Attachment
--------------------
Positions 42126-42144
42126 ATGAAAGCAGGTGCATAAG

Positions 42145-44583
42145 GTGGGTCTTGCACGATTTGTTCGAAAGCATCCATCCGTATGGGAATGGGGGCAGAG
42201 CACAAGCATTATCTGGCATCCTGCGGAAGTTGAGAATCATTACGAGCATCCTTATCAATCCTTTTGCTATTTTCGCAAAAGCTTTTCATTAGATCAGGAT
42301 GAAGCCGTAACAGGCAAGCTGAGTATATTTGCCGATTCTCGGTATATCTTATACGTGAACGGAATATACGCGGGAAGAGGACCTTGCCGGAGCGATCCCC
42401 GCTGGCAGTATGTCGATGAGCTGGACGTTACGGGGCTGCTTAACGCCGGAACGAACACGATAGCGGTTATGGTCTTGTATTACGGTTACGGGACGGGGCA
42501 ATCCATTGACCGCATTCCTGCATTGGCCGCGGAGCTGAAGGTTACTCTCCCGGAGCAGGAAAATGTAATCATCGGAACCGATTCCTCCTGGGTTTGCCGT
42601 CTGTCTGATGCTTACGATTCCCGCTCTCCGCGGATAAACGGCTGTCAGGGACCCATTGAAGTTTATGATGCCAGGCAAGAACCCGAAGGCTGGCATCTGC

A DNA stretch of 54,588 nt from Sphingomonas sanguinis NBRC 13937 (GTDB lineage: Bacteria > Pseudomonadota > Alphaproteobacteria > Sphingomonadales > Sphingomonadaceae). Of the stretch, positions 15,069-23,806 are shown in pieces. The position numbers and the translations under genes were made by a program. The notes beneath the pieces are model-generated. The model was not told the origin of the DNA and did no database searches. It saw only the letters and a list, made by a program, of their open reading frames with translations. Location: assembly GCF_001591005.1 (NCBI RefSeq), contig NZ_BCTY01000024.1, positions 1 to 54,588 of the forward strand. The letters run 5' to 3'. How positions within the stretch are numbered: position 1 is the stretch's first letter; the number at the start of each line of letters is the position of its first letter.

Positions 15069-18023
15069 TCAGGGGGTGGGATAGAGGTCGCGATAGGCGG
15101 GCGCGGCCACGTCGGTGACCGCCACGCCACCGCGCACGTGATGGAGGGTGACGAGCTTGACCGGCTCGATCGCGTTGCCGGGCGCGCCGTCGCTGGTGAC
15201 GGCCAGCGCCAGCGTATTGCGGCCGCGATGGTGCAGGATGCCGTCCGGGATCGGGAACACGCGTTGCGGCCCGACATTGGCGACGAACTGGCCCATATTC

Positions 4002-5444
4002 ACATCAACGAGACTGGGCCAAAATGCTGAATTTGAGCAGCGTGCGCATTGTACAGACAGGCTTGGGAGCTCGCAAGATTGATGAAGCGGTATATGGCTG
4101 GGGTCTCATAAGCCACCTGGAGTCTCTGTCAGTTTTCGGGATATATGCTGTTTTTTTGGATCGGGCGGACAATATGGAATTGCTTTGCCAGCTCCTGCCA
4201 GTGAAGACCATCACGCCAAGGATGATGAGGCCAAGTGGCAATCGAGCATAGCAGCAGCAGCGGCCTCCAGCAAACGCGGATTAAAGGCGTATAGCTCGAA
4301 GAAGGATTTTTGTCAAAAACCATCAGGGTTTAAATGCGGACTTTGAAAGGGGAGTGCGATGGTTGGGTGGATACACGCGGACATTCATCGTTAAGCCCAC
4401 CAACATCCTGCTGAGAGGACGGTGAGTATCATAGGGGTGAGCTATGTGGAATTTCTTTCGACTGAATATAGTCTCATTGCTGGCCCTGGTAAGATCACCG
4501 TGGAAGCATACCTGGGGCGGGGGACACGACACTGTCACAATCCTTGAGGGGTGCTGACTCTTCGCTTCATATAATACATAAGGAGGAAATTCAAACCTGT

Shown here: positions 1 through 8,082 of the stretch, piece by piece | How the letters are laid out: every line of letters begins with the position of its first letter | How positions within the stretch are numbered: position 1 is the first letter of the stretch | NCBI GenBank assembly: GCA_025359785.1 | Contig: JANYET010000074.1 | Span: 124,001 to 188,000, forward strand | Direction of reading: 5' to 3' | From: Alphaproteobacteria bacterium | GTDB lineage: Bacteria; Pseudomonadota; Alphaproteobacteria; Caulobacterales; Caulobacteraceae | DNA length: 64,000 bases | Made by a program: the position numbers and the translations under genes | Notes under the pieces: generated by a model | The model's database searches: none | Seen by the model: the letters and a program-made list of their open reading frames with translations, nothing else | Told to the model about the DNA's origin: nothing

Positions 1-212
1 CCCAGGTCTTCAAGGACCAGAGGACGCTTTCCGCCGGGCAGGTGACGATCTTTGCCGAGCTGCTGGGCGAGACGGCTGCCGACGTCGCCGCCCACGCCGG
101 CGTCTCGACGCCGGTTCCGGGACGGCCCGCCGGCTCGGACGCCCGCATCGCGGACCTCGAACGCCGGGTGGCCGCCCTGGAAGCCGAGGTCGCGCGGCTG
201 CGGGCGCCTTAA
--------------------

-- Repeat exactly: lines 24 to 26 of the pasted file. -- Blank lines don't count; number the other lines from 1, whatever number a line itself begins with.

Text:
1 CCCAGGTCTTCAAGGACCAGAGGACGCTTTCCGCCGGGCAGGTGACGATCTTTGCCGAGCTGCTGGGCGAGACGGCTGCCGACGTCGCCGCCCACGCCGG
101 CGTCTCGACGCCGGTTCCGGGACGGCCCGCCGGCTCGGACGCCCGCATCGCGGACCTCGAACGCCGGGTGGCCGCCCTGGAAGCCGAGGTCGCGCGGCTG
201 CGGGCGCCTTAA